Last Updated on November 3, 2020 11:59 am
BOONE — For public school employees, the COVID-19 pandemic introduced significant change into every role in education. From the people who are responsible for providing meals to students, to those who drive buses or teach in classrooms, this year, all the work associated with our public schools has been adapted, restructured and in many ways, complicated.
While everyone who enters a school building in the morning has a unique and important role to play in the ongoing efforts to mitigate the spread of the virus, perhaps no single job has been impacted more than that of the school nurse. In schools across Watauga County, nurses are now situated at the center of the district’s COVID-19 response and prevention efforts.
Watauga County School’s team of nurses is headed by RN Shelly Klutz, who along with her district lead nurse responsibilities, acts as the school nurse for Watauga High School.
Klutz said that, while none of her nurses started last school year with the expectation of the onset of a pandemic, their knowledge, education and experience had prepared them to quickly begin adapting school policies and procedures to protect the safety of students and staff.
“I think as a school nurse, something like this pandemic is always somewhere in the back of your mind — you want to prepare for anything — but no one expected anything on this scale,” Klutz said. “School nurses are amazing. Not only do they need experience in almost every discipline of nursing so they can have the ability to understand when any variety of symptoms could be abnormal and require a referral to a doctor, they also have to be educators and public health experts. Now, because of COVID, they’ve stepped into new roles as contact tracers and health screeners.”
Klutz said school nurses had been instrumental in training school staff to assist in screening and checking students into school in the morning, ensuring that in-person school can operate as safely as possible.
“Our nurses have done a lot of work this year making sure teachers, principals and other staff feel comfortable and safe in helping with our screening procedures,” Klutz said. “They’ve trained their colleagues in how to properly use no-contact thermometers and to perform the screenings that ensure students are healthy and safe to enter school buildings.”
Klutz said, even at smaller schools, taking hundreds of temperatures and asking screening questions to each student every morning was a monumental effort. She said each nurse’s office now includes an isolation room where students and staff who could be exhibiting COVID symptoms could be further assessed. She said nurses could now outfit themselves with full personal protective equipment when dealing with suspected cases.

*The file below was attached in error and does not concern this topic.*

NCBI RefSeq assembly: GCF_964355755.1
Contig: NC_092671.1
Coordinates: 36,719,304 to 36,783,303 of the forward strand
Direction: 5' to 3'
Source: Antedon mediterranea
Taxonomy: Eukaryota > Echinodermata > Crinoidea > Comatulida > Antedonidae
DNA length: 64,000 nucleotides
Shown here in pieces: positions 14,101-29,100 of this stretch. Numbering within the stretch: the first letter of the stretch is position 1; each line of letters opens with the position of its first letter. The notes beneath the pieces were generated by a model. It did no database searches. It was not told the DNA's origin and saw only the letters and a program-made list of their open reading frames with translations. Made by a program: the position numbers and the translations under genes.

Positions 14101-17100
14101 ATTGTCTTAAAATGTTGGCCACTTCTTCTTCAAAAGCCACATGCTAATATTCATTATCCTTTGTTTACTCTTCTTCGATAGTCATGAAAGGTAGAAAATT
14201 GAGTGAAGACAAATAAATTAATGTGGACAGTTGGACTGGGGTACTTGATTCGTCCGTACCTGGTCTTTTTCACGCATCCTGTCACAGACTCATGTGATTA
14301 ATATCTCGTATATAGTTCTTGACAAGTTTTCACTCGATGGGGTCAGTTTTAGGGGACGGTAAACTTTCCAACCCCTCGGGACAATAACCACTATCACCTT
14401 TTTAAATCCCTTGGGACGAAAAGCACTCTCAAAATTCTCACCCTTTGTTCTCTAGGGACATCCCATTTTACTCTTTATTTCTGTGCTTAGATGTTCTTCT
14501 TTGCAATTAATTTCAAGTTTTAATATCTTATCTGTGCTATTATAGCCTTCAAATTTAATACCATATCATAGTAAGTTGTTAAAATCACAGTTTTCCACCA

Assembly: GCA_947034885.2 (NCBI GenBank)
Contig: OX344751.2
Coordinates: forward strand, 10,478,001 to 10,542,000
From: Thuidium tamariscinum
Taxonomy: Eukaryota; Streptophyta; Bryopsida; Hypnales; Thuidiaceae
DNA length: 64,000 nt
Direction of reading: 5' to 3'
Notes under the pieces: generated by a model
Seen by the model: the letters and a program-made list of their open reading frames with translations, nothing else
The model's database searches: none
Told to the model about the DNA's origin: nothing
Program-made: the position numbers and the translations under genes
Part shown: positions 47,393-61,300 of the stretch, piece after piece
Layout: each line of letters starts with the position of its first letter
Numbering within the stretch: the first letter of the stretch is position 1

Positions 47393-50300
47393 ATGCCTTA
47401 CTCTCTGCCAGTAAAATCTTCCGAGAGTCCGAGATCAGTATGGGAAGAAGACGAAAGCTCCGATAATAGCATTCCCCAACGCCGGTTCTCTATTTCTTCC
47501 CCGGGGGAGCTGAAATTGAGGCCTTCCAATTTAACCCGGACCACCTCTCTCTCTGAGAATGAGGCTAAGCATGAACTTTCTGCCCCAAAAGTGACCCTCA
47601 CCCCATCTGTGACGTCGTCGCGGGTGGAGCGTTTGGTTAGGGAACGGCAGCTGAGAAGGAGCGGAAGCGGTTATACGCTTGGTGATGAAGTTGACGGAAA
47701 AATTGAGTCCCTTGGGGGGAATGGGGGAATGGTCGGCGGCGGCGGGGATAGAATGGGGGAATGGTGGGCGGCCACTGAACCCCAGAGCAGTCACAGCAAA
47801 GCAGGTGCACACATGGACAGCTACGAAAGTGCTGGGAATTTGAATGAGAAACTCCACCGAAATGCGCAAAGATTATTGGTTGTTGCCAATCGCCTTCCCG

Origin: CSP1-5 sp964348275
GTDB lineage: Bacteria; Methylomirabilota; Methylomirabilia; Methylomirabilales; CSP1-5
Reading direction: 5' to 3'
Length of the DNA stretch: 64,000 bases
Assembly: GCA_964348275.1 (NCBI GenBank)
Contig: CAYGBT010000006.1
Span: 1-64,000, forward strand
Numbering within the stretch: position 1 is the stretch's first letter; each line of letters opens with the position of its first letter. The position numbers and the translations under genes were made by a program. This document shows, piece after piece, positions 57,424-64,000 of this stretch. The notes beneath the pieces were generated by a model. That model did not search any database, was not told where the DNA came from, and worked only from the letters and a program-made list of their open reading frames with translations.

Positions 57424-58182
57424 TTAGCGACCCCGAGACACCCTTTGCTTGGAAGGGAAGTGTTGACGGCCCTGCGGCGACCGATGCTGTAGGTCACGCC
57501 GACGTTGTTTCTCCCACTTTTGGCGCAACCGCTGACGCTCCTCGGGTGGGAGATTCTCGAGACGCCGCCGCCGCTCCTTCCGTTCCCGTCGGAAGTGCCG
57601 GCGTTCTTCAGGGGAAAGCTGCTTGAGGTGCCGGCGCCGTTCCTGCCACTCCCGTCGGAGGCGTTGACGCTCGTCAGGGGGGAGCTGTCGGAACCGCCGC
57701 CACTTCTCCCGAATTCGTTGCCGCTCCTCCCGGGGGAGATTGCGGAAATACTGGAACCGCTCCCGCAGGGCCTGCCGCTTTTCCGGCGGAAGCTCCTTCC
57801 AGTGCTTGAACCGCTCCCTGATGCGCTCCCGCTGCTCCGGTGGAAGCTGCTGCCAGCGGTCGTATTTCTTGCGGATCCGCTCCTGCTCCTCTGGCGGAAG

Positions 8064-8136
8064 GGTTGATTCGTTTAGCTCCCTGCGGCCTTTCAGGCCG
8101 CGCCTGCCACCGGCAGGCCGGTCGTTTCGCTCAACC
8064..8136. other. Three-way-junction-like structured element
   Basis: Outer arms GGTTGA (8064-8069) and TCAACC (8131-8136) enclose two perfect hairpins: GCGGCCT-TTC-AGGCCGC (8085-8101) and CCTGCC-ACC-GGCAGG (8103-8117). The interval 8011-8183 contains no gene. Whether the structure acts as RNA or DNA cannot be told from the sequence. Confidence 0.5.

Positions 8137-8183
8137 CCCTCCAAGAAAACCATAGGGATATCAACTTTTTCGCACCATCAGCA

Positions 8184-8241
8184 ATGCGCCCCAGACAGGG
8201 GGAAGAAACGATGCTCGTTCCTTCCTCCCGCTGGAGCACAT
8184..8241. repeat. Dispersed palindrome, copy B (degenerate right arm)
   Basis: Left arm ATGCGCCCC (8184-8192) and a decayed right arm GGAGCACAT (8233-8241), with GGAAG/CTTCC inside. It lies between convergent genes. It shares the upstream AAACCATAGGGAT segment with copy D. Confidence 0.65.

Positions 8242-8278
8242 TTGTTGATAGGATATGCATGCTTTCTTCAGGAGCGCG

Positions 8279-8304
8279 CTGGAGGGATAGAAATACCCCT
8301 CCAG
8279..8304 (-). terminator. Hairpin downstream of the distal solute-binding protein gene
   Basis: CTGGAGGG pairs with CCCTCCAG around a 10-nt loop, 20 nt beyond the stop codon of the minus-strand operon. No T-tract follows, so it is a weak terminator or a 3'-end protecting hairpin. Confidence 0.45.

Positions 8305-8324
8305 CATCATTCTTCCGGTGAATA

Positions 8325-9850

Along with their work in screening and monitoring students entering school buildings, Klutz said her team of nurses spent a great deal of time in contact tracing — a process that attempts to track and contact people who might have been exposed to someone who tested positive for COVID-19.
While in the previous weeks, Watauga County Schools has had relatively few confirmed positive cases of COVID-19 and no evidence of transmission in school buildings, school nurses proactively perform contact tracing for people who exhibit symptoms — most of whom go on to test negative for the virus later. Over the course of the week, they could investigate hundreds of potential cases.
“Our nurses are spending a lot of time talking to students and families about possible exposure to COVID,” Klutz said. “Often, we find out there has been no close contact, but when we get back a positive test, we can very quickly start working to get people in quarantine who need to isolate themselves. It can be very complicated for people to know when exactly they need to quarantine and for how long. Our nurses have been a huge help in interpreting the public health guidance and adapting it for our schools.”
Klutz said school nurses had worked closely with the health department to contact trace and help isolate people who could have had a close contact with a positive COVID case. She said her nurse’s contract tracing and investigation leads them outside of the school environment, too. Her team needs to be aware of community events that have caused spread of the virus and anticipate how those events might affect schools.
Watauga County Schools Superintendent Scott Elliott said the extensive contract tracing at schools represented a great deal of work, but that it was of the utmost importance in keeping schools healthy and able to operate.
“This is much more than contact tracing,” Elliott said. “Our nurses are more like contact investigators. Rather than just asking a positive person for a list of people who they might have been in contact with during their contagious period, the nurses ask a series of questions to help determine the connections between other students and staff members.”
Elliott mentioned that having a nurse present in each school is no longer a luxury, but rather a necessity in keeping schools open for students. “Our nurses are at the very center of our school system and community response to this virus. Without them, there is no way we could perform the prevention and interventions needed to keep our schools open.”
This year the Watauga County Schools added one new full time and one additional part time nurse thanks to COVID relief funds provided by the state. While these positions are temporary for the next two years of the relief funding, Elliott said they are essential to helping WCS get through COVID-19.
Klutz said a big part of the job of a school nurse is education, and this year the group’s messaging — to students, staff and teachers alike — is in line with what public health officials are advocating for.
“It is so important that everyone wear their masks, frequently wash their hands and keep six feet of distance whenever possible,” Klutz said.